Alternatives to Look Into When Losing Health Insurance
A new study by FamiliesUSA finds that millions of newly unemployed Americans have lost health insurance. With the current moment we are in with the pandemic, health insurance is more important than ever. If you or a loved one have lost their insurance, there are several options.
First, if you’re newly unemployed then take advantage of special enrollment periods to sign up for plans offered on the Affordable Care Act’s insurance marketplaces. Others find they qualify for Medicaid. Some might have the option to stay on their former employer’s plan, even while bearing the full cost themselves. Under the federal health law, people who experience certain “life events” — such as moving, getting married, having a baby or, in this case, losing your job and job-based coverage — qualify for a special enrollment period. Applicants must submit certain documents to prove they qualify for special enrollment, such as proof of prior job-based coverage. Because of COVID-19, some navigators report, these requirements have been loosened.
In general, people have 60 days after they lose their job-based insurance to use that as a reason to qualify under an ACA special enrollment period. It’s also important to watch the calendar if you live in a state that runs its own marketplace and opened it for a special enrollment period because of the coronavirus outbreak. Finally, an option few may be aware of: People who otherwise qualified for a special enrollment — say, by losing job-based insurance — but failed to sign up within the 60-day window because they were affected by the COVID-19 emergency — perhaps they were sick or were caring for someone who was ill — might qualify for additional time, according to the federal government’s website, healthcare.gov.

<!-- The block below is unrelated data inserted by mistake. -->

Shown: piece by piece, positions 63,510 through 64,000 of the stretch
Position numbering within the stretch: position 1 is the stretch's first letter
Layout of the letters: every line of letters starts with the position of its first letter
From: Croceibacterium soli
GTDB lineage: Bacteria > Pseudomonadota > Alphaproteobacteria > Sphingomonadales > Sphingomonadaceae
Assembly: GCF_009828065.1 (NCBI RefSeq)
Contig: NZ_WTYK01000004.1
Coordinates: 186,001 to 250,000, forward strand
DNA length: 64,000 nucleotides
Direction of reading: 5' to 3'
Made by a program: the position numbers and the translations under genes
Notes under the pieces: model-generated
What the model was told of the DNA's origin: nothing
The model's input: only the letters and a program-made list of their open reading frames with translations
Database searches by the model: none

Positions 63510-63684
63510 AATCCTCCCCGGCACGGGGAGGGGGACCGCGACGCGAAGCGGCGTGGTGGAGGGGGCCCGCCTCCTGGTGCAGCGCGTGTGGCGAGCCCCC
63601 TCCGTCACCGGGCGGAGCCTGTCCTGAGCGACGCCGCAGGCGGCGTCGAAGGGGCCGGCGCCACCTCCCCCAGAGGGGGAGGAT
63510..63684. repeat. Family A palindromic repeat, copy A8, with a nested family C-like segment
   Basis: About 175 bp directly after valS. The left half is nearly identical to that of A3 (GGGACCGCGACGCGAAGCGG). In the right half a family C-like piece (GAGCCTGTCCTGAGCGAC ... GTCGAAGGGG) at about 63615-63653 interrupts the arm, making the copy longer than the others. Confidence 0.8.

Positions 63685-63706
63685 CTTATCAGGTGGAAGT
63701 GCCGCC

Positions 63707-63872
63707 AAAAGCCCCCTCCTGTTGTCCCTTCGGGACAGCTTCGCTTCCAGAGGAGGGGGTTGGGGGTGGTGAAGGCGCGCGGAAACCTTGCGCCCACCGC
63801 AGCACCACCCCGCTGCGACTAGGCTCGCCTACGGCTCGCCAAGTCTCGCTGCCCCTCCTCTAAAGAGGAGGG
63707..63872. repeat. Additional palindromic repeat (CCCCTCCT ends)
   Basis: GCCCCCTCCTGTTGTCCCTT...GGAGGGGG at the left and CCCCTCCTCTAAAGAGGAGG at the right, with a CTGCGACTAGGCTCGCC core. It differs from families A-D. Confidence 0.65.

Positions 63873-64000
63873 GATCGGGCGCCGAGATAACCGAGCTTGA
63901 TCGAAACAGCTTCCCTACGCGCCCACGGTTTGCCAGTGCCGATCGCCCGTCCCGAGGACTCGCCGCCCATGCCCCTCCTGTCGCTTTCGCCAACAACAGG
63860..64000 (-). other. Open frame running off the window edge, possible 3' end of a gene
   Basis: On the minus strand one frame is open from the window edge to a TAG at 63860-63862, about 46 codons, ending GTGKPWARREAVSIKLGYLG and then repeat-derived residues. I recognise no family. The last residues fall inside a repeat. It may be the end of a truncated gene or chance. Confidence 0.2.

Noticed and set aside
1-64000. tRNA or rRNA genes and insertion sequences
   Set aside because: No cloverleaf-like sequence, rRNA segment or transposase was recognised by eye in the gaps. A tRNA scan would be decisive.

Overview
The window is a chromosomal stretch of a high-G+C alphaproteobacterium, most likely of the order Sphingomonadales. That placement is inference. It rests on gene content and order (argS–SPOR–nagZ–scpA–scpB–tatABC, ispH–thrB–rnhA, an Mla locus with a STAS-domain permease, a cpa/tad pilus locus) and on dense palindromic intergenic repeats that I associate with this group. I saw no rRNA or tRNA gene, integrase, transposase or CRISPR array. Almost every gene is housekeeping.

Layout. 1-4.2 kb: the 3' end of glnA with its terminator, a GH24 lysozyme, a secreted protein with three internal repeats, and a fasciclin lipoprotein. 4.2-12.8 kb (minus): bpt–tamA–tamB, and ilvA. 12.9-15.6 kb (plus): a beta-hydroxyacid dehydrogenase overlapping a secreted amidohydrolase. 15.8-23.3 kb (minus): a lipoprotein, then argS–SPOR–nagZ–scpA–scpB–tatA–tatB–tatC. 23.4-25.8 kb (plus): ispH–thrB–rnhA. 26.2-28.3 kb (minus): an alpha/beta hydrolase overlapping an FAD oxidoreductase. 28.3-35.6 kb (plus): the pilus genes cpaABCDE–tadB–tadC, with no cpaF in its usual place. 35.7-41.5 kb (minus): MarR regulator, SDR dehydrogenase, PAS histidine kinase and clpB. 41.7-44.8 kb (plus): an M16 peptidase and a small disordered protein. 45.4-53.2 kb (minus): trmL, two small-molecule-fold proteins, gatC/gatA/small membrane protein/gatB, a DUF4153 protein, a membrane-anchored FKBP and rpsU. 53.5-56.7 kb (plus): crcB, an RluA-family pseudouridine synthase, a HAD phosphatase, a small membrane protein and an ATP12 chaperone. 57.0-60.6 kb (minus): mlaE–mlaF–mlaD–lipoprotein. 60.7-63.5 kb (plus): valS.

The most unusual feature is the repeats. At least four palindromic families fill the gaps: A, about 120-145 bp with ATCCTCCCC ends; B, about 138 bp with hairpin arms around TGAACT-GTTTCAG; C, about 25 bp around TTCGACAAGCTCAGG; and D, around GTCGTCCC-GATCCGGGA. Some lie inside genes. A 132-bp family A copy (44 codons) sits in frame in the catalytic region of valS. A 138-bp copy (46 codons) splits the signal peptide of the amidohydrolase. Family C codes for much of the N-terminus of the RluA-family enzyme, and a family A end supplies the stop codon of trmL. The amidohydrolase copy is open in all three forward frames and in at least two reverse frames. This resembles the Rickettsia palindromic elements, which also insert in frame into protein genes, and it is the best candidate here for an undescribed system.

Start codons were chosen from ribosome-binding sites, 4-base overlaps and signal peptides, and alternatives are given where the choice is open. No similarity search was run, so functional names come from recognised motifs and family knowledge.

In addition, there are other options for getting coverage now. Look within your family
You might have access to employer-based coverage through a family member’s plan. Check your Medicaid eligibility — even if you don’t think you qualify. Head to the marketplace;
If you’ve lost job-based coverage but don’t qualify for Medicaid, consider the Affordable Care Act marketplaces.
Consider COBRA (if you can afford it). COBRA, short for the Consolidated Omnibus Budget Reconciliation Act, generally lets workers at companies of 20 or more employees extend their health coverage for up to 18 months after losing their jobs.
Be wary of short-term health plans though. While the low cost of these plans can be appealing — monthly premiums are as low as $25 in some places — they can deny coverage to people based on preexisting conditions, offer relatively limited benefits, and can cancel your policy if you get sick.